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Shopify is making a push to sign up large retailers in 2023

Commerce Components by Shopify allows enterprise brands to customize their software stack.

Shopify logo on a table
(Photo via Shopify)

Shopify has long been known for helping new and emerging brands get off to a fast start in ecommerce. To kick off 2023, the software company is planting a flag in the enterprise market.

The news: Shopify on Tuesday launched Commerce Components by Shopify (CCS), a product offering that allows larger, more established brands and retailers to access parts of its ecommerce infrastructure. With the new package, Shopify is aiming to provide a modular approach for enterprise retailers that typically require more customized systems to run their digital commerce operations. “Enterprise retailers can take the components they need, and leave what they don’t, and developers are free to build with any front-end framework they choose,” Shopify writes.

What's in it? As part of CCS, Shopify said it is rolling out new back-office management that is designed specifically for enterprise retailers. At launch, the product offerings include:

  • Checkout: Shopify’s checkout will be available to enterprise brands. This will also open up access to customers who use Shop Pay, which is Shopify’s checkout service for storing payment info and tracking orders.
  • Flexible APIs, which now have no rate limits. These allows brands and retailers to integrate existing services with Shopify components.
  • Infrastructure: Shopify says it has over 275 network edge points globally, which enables speed.
  • Ecosystem: Shopify has a dedicated account team with solutions architects, specialized support and a network of seasoned agency partners and system integrators like Deloitte, EY, and KPMG.
  • Find a full list of the 30+ components here.

Key quote: “Commerce Components by Shopify opens our infrastructure so enterprise retailers don’t have to waste time, engineering power, and money building critical foundations Shopify has already perfected, and instead frees them up to customize, differentiate, and scale,” said Harley Finkelstein, president of Shopify, in a statement.

Who is using it? Mattel, for one. The Barbie and Hot Wheels maker is bringing its entire portfolio of toy brands to Shopify. The companies first worked together on a creator platform called Mattel Creations, and are now expanding their work together.

Shopify goes bigger: Tuesday’s launch is a product-level outgrowth of rhetoric that has been emerging from Shopify in recent months. With existing clients like Coty, Spanx and Staples, Finkelstein recently told analysts that growth of enterprise clients using the existing offering Shopify Plus outpaced that of Shopify’s overall GMV in the third quarter. Coupled with recently-launched hardware that powers in-person retail, the strategy reflects an aggressive roadmap for Shopify that sets up the Ottawa, Canada-based company to serve markets beyond the digitally-native, direct-to-consumer brands and small businesses with which it has long been associated.This comes as DTC brands are facing challenges following post-lockdown shifts in shopper behavior, Apple’s App Tracking Transparency changes and a pullback of once-plentiful venture capital. Many in retail are also bracing for a difficult year as a result of inflation and interest rates. Landing larger clients can deliver sizable and stable recurring revenue from brands with established footholds in the market. That’s a good way to ride out the storm.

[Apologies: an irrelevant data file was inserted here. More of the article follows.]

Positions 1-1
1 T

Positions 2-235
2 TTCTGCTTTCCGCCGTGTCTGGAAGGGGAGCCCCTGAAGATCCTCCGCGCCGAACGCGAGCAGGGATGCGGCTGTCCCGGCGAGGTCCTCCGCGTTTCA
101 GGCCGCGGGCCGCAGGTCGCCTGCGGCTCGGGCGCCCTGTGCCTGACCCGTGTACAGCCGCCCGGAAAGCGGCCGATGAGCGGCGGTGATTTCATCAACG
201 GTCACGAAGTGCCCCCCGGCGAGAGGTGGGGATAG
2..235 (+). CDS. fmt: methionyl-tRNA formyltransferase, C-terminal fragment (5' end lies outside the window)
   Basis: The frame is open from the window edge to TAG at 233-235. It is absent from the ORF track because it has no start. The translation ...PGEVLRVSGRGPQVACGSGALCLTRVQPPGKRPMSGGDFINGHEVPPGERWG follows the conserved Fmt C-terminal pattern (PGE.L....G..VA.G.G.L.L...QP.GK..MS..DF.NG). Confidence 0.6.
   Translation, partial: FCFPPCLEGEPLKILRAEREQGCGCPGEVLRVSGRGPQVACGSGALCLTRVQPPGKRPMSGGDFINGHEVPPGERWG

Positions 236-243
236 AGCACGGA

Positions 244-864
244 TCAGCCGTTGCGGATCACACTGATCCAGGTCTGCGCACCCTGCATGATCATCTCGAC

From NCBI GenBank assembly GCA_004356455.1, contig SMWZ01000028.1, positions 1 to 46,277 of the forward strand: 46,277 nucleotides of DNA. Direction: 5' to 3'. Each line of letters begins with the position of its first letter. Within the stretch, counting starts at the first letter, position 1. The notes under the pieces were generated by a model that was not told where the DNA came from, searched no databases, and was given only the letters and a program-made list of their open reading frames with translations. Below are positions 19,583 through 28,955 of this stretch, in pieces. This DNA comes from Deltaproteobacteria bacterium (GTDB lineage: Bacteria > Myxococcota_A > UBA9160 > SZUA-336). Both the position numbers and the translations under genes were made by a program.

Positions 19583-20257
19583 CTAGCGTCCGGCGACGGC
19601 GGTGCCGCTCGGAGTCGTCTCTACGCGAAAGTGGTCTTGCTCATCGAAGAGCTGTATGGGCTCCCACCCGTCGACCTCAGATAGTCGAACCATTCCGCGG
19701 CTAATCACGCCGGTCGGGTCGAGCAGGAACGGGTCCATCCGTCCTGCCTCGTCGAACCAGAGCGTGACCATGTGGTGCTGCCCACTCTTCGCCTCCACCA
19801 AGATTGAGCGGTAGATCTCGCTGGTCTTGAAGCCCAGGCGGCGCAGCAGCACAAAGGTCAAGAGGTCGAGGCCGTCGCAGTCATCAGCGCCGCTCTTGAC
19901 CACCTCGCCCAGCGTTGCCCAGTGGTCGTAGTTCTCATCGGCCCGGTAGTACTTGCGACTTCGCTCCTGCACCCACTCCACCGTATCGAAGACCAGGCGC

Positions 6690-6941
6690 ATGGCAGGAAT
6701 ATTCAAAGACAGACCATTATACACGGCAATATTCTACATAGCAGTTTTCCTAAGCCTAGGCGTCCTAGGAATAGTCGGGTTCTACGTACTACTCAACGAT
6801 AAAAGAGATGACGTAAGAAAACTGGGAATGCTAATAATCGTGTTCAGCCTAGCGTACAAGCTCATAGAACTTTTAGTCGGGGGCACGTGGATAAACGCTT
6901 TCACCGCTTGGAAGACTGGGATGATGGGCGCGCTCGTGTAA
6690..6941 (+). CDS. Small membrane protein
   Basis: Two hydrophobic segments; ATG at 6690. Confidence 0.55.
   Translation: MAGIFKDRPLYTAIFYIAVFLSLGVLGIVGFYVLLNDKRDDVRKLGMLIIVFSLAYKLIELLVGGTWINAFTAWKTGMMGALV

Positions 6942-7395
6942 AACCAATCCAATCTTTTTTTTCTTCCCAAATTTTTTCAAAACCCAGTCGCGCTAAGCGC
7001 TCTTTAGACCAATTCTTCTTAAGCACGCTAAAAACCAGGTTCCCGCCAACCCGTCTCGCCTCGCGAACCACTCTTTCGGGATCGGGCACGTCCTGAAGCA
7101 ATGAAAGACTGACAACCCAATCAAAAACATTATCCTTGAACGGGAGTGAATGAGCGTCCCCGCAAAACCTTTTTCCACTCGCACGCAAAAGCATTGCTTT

Let’s be clear: Shopify is not alone here. There is already a big, existing market for enterprise ecommerce, and more platforms are gearing up to make a splash in it. In recent weeks, BigCommerce also shared plans to shift its entire sales and marketing infrastructure toward growing its enterprise account. Both companies conducted layoffs in 2022 as they shifted course.

Trends to watch:

Composable commerce. Remember the term. This launch also points to a trend in ecommerce software: Brands and retailers, especially on the larger side, are increasingly opting to build commerce technology stacks by combining elements from a number of different providers. They want to create their own systems that meet their needs, and they want the different parts to be able to easily work together. This points to an environment where choice is prized, and the best components get selected. With CCS, Shopify is signaling that it believes it can stand out with checkout. In turn, partnerships with consulting firms like Deloitte, EY, and KPMG show it is tuning for how these solutions are sold in the market.

Land and expand: The progression with Mattel shows how enterprise sales presents the opportunity to take a "land and expand" approach, as Finkelstein put it to analysts. Start with one part of a brand's work, delight them and there may be a chance to bring in the whole account.

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